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7/28/2014

Governor Corbett Meets with Huntingdon County Residents, Agriculture Community to Urge Legislature to Take Action on Pension Reform

News for Immediate Release

July 28, 2014

Fights to Control Property Taxes for Hard-Working Pennsylvania Families

Tyrone – Governor Tom Corbett talked with Huntingdon County residents and members of the agriculture community at a farm outside Tyrone today discussing the hardships they are facing due to rising property taxes driven by increasing pension costs.

His stop was part of continuing statewide meetings calling on the state legislature to pass meaningful pension reform legislation to bring property tax relief to Pennsylvania residents.

“We are facing a pension crisis,” Gov. Corbett said. “Across Pennsylvania, homeowners, especially our farmers, are facing rising property taxes due to out-of-control pension costs.

“In fact, pension costs in Huntingdon County school districts have increased by more than $2 million – more than 230 percent – in the past 10 years. These escalating costs are absolutely not sustainable.”

Two Huntingdon County school districts will raise property taxes over their index for the 2014-15 school year, citing pension costs as a primary reason.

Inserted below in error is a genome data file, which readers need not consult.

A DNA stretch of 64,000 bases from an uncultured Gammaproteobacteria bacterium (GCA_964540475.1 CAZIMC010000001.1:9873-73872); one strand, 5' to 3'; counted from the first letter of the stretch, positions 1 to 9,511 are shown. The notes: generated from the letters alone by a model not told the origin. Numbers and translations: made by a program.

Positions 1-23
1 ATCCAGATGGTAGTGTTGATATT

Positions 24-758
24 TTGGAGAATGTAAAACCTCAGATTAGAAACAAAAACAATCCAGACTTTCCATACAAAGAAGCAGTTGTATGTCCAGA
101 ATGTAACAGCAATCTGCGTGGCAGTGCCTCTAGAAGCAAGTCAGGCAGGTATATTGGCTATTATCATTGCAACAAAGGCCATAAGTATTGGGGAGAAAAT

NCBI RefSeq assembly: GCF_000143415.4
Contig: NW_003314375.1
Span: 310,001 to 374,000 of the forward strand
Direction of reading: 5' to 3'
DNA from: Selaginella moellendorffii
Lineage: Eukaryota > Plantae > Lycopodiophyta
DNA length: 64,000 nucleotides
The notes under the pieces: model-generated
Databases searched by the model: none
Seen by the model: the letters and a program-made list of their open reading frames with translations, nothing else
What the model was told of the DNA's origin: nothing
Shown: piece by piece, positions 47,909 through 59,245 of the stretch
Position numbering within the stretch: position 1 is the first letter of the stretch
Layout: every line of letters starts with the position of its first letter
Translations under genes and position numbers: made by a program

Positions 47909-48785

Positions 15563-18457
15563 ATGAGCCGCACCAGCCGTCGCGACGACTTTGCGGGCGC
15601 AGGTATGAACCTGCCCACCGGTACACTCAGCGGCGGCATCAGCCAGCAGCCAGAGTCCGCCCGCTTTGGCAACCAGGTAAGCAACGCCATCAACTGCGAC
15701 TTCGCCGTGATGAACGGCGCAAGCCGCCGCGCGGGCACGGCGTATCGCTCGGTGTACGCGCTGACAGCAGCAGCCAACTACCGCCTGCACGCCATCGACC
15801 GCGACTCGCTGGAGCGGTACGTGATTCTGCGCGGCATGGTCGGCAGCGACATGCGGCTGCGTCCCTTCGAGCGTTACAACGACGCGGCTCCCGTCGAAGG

“I urge the citizens of Pennsylvania to join in this fight and demand that the legislature address pension reform. It is the most important fiscal challenge facing the commonwealth,” Gov. Corbett said. “Pennsylvania families and taxpayers deserve solutions from their elected officials.”

Joining the governor today were farmer and former Huntingdon County Commissioner Bill Hoover, his wife Deb, and farmers representing school districts from across the county.

The governor made clear that the current pension reform plan under consideration will not change benefits for any current state or public school employees, nor will it change any benefits for retirees.

The governor outlined the fiscal strain on the state as a result of the pension crisis:

  • Property taxes are rising: One hundred sixty-three school districts requested exemptions to increase property taxes, 99.4 percent of which cited pension costs as the reason for the exemption.
  • Pension costs mean less money for important programs and services: Pension costs are consuming more than 60 cents of every new dollar of state general fund revenues.
  • Our pension debt is growing quickly: Pennsylvania’s pension costs are approximately $50 billion, and in just three years, those costs will rise to $65 billion. Each Pennsylvania taxpayer would need to contribute approximately $13,000 to eliminate the current debt.

Join the pension reform conversation on Twitter at #PensionReformPA.

Media contact: Owen McEvoy, 717-783-1116

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